Making money in new media

HOW long do you support a losing website? Two years? Three? Five?

Failing is okay so long as you fail fast, Inquirer director for mobile JV Rufino said in a forum last Monday held as part of this year’s Press Freedom Week celebration.

Speed is even more crucial on the Internet, where one year zips by in just six months. Running a losing website for five years is akin to running a brick-and-mortar business for 10 years.

Fail fast, fail often and learn from these failures to build better products, Rufino said in the forum organized by Cebu Daily News, “Where is Journalism in the Digital World?”

The sky isn’t falling

(Here’s my closing remarks at the Online Campus Journalism Seminar and Workshop held by Smart for campus journalists in Cebu.)

Twelve years ago, a group of journalists, writers and artists in Cebu decided to form a cooperative and publish a different type of community newspaper. The Independent Post was a paper that was to be owned by its readers, who were to have a big influence on how the paper was run.

We set on in that quixotic enterprise with a couple of millions, big dreams and a lot of hard work.

But, it was the height of the Asian economic crisis. We burned through whatever funding we had but still tried to hold on to that grand dream of blazing a journalism trail, working hard for little or no pay.

In two years, the paper folded. Big dreams, instant noodles and hard, hard, hard work were not enough.

CEGP seminar: putting campus newspapers online

Among the things that I’m really passionate about is encouraging student publications to go online. Not only is online publication cheaper than dead-tree publishing, it’s also very easy to pull off right now because of the existence of easy-to-use content management systems.

Online campus journalism also allows student publications to go beyond the one-issue-every-few-months-or-so publication cycle typical of campus papers.

I discussed online journalism with members of the College Editors Guild of the Philippines yesterday and I was a bit surprised that in a group of 20 plus participants, only two have blogs. I had expected more bloggers in the group, in fact I assumed more than half would have blogs.

Listing of top Philippine news sites

The government-owned Philippine News Agency listed yesterday the top mainstream Philippine news websites based on Netcraft ranking. The data is taken from browsing habits of users of the Netcraft toolbar. I don’t know how big and representative that user base is.

I also don’t know how PNA compiled the list, I tried looking for a listing of the top Philippine sites in Netcraft but couldn’t find one. There’s a listing of the most visited websites with site rank scores but this isn’t grouped by countries and there isn’t even a link to succeeding pages. You can also get the site ranking when you do a web server query in Netcraft. I don’t know if you can access the list if you have the Netcraft toolbar, which I don’t (I hate toolbars-except for the web developer toolbar for Firefox).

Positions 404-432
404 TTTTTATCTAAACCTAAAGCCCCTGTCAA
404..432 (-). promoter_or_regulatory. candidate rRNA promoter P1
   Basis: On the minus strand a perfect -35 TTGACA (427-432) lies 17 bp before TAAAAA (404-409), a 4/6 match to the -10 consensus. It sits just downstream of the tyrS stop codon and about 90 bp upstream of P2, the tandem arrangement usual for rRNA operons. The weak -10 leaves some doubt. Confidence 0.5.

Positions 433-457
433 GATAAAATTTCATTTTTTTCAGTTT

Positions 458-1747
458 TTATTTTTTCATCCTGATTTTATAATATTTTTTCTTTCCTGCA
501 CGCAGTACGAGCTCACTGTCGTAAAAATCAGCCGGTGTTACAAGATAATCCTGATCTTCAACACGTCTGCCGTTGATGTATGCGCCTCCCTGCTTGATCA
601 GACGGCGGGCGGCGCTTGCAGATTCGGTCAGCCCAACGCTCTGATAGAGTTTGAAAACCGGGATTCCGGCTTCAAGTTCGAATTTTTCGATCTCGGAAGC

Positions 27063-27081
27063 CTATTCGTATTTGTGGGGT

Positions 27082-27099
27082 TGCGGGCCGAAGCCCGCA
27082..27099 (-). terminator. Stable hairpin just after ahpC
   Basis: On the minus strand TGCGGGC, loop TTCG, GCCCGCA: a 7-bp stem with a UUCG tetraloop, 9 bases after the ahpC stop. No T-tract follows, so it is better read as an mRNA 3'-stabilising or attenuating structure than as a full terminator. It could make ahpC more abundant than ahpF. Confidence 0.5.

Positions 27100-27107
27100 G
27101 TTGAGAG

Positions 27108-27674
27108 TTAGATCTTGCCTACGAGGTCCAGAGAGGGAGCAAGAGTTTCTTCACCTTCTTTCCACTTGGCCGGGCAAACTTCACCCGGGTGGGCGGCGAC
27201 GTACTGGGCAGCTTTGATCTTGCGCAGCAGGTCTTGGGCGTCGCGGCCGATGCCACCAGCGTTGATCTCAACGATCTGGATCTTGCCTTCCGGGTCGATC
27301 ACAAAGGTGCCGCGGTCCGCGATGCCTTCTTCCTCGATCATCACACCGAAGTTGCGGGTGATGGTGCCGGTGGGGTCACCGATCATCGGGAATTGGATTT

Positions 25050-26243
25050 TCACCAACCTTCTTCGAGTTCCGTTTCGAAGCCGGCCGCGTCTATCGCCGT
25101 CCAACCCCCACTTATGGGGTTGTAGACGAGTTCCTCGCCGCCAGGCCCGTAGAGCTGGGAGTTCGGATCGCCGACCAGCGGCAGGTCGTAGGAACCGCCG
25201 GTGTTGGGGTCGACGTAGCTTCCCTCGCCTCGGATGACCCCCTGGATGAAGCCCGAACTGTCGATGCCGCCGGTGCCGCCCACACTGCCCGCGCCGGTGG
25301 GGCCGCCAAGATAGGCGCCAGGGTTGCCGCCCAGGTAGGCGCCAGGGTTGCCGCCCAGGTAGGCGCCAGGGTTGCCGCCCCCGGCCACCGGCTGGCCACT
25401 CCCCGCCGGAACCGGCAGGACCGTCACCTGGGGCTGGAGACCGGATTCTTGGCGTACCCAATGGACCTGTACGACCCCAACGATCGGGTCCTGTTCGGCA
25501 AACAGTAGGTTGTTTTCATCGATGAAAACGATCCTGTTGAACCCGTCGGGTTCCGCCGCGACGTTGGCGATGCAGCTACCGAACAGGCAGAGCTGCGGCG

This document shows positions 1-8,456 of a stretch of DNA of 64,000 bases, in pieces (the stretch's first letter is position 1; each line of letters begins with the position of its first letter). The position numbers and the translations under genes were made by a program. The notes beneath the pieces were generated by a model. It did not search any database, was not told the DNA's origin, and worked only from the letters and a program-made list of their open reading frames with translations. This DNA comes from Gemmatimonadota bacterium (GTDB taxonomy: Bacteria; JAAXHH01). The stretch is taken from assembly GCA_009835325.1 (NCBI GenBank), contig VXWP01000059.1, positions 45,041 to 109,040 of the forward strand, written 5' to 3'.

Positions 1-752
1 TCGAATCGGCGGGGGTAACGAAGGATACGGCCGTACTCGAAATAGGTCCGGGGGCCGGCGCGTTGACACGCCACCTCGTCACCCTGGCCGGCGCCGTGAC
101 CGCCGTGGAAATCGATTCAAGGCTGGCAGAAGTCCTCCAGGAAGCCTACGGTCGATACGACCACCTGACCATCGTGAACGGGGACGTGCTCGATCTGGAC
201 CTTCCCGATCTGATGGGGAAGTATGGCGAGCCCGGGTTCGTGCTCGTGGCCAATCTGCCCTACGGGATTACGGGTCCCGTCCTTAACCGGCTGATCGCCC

MediaShift goes live

Update your blogrolls and RSS feed readers, PBS’ MediaShift is now live. The blog is run by journalist Mark Glaser, who previously wrote a column for Online Journalism Review of the USC Annenberg School of Communication. He also writes the OPA Intelligence Report email newsletter for the Online Publishers Association. MediaShift “is a weblog that […]

Journalists who don’t yet ‘get’ blogs

Journalism consultant Paul Conley describes three groups of journalists based on their awareness on blogging. The first group, which he describes as the “bright and ambitious,” has a good understanding of web logs and ‘at least a passing understanding of the fundamental shifts in media.’

The second group, Conley writes, ‘consists of people who don’t understand a thing about conversational editorial, but think that they do.’ He says these people demonstrate ‘shockingly low levels of curiosity.’ Conley says that if a publishers convinces someone from this group to blog, ‘all you’ll get is a poorly written column that appears in reverse chronological order.’ The blog, he says, ‘won’t be conversational.’

The I-pod of reading

Slate editor Jacob Weisberg, according to this story, is optimistic on the future of online magazines. “He predicts a dedicated device will be created within the next several years that will be used for reading electronic-based editorial content.” “We’re waiting for the iPod of reading. Someone’s going to invent it. And when that happens that’s […]

Why mainstream media don’t get it

There are articles that make you nod your head all the time you�d fear getting stiff neck. I just read and reread one an hour ago. It’s by Bob Cauthorn and it discusses blogging by mainstream media. The article sums up, in an acerbic tone, how most mainstream media outlets fail to understand blogging.

Some of the points in the article were points I’ve already raised before, including in this discussion in Abe Olandres’ site on what constitutes a blog. There are people who complain that at times, my letters or memos can be harsh but boy do I wish I could write like Cauthorn.

Now, Cauthorn is one guy you should listen to. Not only are his writings sensible, he is also (for people who do not weigh arguments based on its merits but on the so-called curriculum vitae of the proponent—isn’t this a fallacy of authority?): the former vice president of digital media at the San Francisco Chronicle and the third recipient of the Newspaper Association of America’s prestigious Digital Pioneer Award. More importantly, he “is generally considered to have delivered the first profitable newspaper web site in 1995.”